The Canadian women’s soccer team confirmed Friday it has reached an interim labour agreement with Canada Soccer covering compensation for 2023, including prize money from the ongoing FIFA Women’s World Cup.
But there was no celebration in announcing the deal, which was reached Monday, via a team statement on social media
“As the extent of Canada Soccer’s financial constraints have been revealed, we have been forced to choose between compensation and the funding required to hold necessary training camps,” the statement read.
“We have been forced to choose between receiving a fair share of the rewards from our teams’ successes at the World Cup and our commitment to equal pay and equal treatment with our men’s national team. These are choices we should not have to make.
“We are deeply disappointed to find ourselves without a more complete agreement at this crucial stage in our calendar.”
The interim deal ensures “at minimum” equal pay with the men’s team, the statement said. But there are “many more important items” that still have to be settled, the women said.
“This isn’t over. We and the men’s national team remain committed to finding a long-term solution that provides for fair and equal treatment for our current national teams and investments in the future of Canadian soccer, but for now, our team just wants to focus on soccer.”
In a subsequent social media post, the women said they would make no further comment on the issue until the end of the tournament.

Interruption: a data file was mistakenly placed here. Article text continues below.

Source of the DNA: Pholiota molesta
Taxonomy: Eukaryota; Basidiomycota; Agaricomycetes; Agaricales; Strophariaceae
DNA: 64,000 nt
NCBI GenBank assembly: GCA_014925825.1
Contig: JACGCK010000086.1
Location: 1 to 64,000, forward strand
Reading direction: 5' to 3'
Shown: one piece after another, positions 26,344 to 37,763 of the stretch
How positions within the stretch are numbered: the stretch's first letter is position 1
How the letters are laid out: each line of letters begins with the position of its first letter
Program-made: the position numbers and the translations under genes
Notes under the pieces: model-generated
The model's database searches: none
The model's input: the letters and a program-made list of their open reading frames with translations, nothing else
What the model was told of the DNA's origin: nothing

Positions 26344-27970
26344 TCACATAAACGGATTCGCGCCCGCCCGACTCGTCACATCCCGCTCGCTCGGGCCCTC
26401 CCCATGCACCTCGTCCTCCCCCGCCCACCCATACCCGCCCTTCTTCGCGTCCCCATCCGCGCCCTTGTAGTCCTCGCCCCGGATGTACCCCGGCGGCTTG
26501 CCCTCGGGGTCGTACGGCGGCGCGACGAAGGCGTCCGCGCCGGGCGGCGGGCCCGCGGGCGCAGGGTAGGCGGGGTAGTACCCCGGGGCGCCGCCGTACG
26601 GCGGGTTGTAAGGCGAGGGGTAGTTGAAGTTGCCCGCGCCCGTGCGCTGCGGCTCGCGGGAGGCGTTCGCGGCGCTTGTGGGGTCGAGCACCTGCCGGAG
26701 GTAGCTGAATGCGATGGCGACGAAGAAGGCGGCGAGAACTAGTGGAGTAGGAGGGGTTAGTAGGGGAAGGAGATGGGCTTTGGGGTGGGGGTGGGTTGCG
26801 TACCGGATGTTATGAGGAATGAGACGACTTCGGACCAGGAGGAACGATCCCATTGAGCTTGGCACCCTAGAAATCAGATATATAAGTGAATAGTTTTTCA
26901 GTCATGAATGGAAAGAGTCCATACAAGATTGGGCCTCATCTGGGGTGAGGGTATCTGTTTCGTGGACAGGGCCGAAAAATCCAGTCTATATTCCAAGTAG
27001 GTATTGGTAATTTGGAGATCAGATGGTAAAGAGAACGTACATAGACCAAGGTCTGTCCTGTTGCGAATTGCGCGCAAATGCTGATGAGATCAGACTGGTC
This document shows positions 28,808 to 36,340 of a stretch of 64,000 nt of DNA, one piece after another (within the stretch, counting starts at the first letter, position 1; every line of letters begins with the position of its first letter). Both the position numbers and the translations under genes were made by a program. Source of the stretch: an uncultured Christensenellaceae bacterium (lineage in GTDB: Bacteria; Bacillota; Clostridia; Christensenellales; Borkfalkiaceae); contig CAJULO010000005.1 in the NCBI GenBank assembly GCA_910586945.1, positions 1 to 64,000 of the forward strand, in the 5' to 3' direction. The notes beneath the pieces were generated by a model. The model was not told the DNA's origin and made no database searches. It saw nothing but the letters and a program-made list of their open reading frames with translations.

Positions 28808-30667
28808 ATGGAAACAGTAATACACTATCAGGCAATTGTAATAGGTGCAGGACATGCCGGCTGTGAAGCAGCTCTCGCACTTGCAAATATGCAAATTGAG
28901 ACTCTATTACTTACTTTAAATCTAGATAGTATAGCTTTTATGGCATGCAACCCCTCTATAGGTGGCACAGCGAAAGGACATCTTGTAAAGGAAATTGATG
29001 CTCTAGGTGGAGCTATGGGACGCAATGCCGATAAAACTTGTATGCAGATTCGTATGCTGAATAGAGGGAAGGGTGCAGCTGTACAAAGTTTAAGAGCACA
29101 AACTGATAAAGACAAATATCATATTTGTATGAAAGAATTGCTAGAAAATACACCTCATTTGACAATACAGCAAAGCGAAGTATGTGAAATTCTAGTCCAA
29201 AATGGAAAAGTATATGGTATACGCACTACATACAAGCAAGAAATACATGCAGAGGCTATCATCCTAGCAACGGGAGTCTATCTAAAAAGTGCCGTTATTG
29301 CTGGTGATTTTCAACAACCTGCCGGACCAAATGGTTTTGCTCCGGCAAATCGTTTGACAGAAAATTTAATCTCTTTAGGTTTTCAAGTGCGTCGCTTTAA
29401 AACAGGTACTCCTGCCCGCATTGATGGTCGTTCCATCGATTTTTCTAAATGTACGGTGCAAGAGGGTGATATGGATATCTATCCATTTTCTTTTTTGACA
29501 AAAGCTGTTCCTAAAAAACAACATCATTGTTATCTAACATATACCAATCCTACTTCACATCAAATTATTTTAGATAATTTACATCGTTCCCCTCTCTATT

“All focus is on the team’s performance at this time,” it said.
An interim deal was expected.
Canada captain Christine Sinclair had said going into the soccer showcase in Australia and New Zealand that the Olympic champion women wanted an interim agreement covering compensation at this World Cup done in advance of the opening kickoff so they could focus on football.
And while that deal was not confirmed until Friday, Sinclair had told reporters at the tournament that it was all but done and the women are concentrating on their on-field mission.
The seventh-ranked Canadian women, who formed the Canadian Soccer Players’ Association in 2016, have been without a labour deal since the last one expired at the end of 2021. They have struck an agreement in principle with Canada Soccer on compensation for 2022 but say other issues have yet to be resolved.
The 43rd-ranked men, who organized last summer as the Canada Men’s National Soccer Team Players Association, are working on their first formal labour agreement.
Earlier in the tournament, the men’s team released a statement accusing the governing body of “attempting to capitalize on the Women’s World Cup to force us into an inadequate deal.”
The statement, by the Canada Men’s National Soccer Team Players Association, was released on social media on the eve of Wednesday’s showdown in Perth, Australia, between Canada and Ireland.
The men say Canada Soccer wants to keep approximately 70 per cent of combined World Cup prize money “while simultaneously demanding that we agree to reduce our per game compensation dramatically, by as much as 75 per cent.
“Shockingly, to date, the men’s national team players have not been paid anything for their participation in the 2022 World Cup eight months ago.”
The men say their “highly reasonable proposal” would allow Canada Soccer to retain between $8.9 million and $14.1 million from the combined prize pool of the men’s and women’s World Cups.
The Canadian men’s team earned US$9 million from FIFA as one of the teams exiting after the group stage in Qatar. FIFA says, under its new compensation package at the women’s tournament, member associations will receive from US$1.56 million for a team exiting after the group stage to US$4.29 million for the champion.